My Irish Editor Almost Changed the Message of My Book
A few months back, I just finished writing and compiling my first book. Then I engaged an editor for the book. And it went fine until she gave a suggestion. That suggestion could have sent the book in a different direction entirely. The idea of the book was that people don’t get rich by working hard (rather, they work hard to stay rich). In trying to simplify what I described as the process of getting rich, she called it “fake it till you make it” in an attempt to make it clearer. That shocked me.
- In defense of my editor
- The saving grace process
- The itchy suggestion
- The remedy
- Lesson learned
In Defense of My Editor
She lives in Ireland with her family. We had never met physically before. But we previously worked together in a publication. She edited my work several times and working with her was a pleasure.
We both moved on from the publication, but we remained connected on LinkedIn. And she didn’t have much competition in my mind when I needed an editor. This reinforces the business lesson which says:
People do business with who they know. You have to be in the world of your client before they need you
Anyway, we got back in touch and she was pleased with the opportunity to edit my book. So we negotiated and the work began. I didn’t take a passive role in the editing process. We both agreed on a process that eventually saved the core message of the book.
She was the best person I could ask for at this point to edit my book. Her primary concern was making the book easier to understand. And I appreciated that.
The Saving Grace Process
The usual method of editing would be to give your book to the editor. The editor will completely edit the book. And then you will be given the final copy of the manuscript. But we did it differently.
We were both used to a method that was the norm in the publication we worked for. And that entails using Google Docs. First, Google Docs made it smooth and easy for multiple people to work on one document.
Our process of editing was that I had to approve every single edit she made
That was double work for me, but I didn’t mind. The quality of my book was more important to me. I didn’t pay for the editing and just expect a final copy. I was approving the edits one after the other.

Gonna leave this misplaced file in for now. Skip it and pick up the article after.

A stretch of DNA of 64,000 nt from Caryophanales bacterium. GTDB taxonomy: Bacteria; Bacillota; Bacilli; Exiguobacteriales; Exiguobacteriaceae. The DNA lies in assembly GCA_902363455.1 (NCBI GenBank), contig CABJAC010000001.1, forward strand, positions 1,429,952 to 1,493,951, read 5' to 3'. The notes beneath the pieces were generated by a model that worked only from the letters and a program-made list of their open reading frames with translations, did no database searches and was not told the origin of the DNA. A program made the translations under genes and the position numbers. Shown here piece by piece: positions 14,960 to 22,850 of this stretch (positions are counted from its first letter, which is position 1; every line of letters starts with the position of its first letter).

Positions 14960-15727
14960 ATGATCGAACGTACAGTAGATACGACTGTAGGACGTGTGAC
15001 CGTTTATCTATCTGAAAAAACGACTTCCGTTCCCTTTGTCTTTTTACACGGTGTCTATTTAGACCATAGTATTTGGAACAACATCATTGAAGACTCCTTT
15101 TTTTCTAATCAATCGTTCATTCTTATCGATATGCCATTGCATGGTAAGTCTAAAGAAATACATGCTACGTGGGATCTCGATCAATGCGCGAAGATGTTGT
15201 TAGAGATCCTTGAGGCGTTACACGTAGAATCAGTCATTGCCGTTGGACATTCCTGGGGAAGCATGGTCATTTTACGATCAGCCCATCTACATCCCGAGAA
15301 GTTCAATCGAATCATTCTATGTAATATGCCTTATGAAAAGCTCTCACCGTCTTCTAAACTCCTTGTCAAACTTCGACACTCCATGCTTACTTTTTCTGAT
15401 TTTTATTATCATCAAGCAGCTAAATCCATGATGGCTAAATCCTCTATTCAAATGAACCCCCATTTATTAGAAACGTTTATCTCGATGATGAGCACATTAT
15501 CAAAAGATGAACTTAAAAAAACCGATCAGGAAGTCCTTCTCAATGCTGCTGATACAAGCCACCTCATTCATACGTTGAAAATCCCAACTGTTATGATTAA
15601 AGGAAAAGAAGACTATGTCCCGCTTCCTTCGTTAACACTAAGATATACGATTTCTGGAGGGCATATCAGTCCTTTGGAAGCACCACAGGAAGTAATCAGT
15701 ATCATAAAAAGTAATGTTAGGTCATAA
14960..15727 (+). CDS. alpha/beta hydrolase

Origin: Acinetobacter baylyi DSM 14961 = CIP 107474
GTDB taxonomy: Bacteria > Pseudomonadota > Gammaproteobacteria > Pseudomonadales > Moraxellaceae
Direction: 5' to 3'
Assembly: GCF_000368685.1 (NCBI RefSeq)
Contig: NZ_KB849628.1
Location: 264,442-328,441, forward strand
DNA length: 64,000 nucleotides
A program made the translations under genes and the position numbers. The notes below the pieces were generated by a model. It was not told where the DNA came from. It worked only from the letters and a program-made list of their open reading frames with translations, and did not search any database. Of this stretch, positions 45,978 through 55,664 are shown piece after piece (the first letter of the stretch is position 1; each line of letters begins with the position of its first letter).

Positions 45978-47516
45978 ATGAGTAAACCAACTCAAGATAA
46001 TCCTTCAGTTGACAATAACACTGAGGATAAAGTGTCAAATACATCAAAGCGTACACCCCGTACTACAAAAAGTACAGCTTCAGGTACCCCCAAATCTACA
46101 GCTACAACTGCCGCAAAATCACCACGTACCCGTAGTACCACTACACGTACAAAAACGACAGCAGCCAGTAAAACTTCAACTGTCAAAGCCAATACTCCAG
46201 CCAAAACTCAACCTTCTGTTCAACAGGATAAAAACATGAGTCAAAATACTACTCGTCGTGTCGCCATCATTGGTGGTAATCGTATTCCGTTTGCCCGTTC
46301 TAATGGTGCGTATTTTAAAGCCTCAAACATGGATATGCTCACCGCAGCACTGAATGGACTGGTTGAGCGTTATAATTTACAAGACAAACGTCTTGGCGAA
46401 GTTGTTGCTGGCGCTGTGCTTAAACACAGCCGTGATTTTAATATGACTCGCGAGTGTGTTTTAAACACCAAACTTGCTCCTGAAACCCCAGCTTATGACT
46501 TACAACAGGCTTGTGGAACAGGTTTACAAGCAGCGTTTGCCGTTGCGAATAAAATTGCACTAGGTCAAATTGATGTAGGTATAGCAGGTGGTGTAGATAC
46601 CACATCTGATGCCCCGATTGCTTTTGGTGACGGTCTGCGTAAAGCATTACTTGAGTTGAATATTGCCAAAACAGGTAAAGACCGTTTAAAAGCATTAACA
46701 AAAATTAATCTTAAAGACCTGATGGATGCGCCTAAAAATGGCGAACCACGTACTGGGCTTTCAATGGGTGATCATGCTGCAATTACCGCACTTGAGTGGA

There are times where I would not agree with the edit, and my opinion will stand because I am the author. In some of those cases, she makes a compelling point to explain her position and we would eventually agree to a compromise. She was looking at the language, word choice, and clarity of communication.
The Itchy Suggestion
Sometimes as a writer, you think you have done a fantastic job expressing your thoughts clearly. But when another person picks up your work to read it, their interpretation can be very off.
In one of the early chapters of the book, I tried to explain what to do instead of working for money. And it is not so easy to explain. It is as hard as trying to describe the color red to someone who has only seen colors white and black.
Their frame keeps drawing them back into what they do understand instead of creating the new picture the book is trying to paint. This made my editor suggest that a better explanation of what that part of the book meant is “fake it till you make it”.
Interestingly, I addressed that notion in the latter part of the book. But I didn’t know it would be a thing so early. This is a serious concern to me because someone might come to the same conclusion when they get to that part of the book and never read the rest of it.
The first thing I had to do was to rephrase the explanation. This is because if my editor came to that conclusion herself, it means it is a conclusion that anybody reading that part of the book will likely come to.
And sure I don’t want my editor thinking she is helping to produce a book that encourages people to fake it to make it. So I had to explain what I meant and asked her to look at the new way I rephrased that part.
But I am grateful for her input and suggestion. If not, I wouldn’t have known that what I meant as a piece of good advice can be interpreted another way.
Did the remedy work? As far as I know, it did. I haven’t gotten feedback from someone who read the book to say that it was bad advice. In fact, the reviews the book has gotten on Amazon thus far has been fantastic.
Simpler words and clearer sentences are not always the answer. Yes, it is an editor’s job to help you achieve this. However, a simpler sentence that more people can relate to can completely change the meaning of that part of your book.
A small change like that can dent the core message of the book. This is why the author should be engaged in the editing process.
Most authors just wait for the final copy of the manuscript to review it. But there is something about working through the editing process with the editor. If it is going to be your name on the cover of the book when it is released, you have to make sure that you can be proud of the content.
Be involved in the editing of your book. Listen to your editor. But always know that you have the last word. Your opinion is what stands in the end.
What was it I was trying to explain that my editor misinterpreted as “fake it till you make it”? Well, you will have to find out from the book yourself.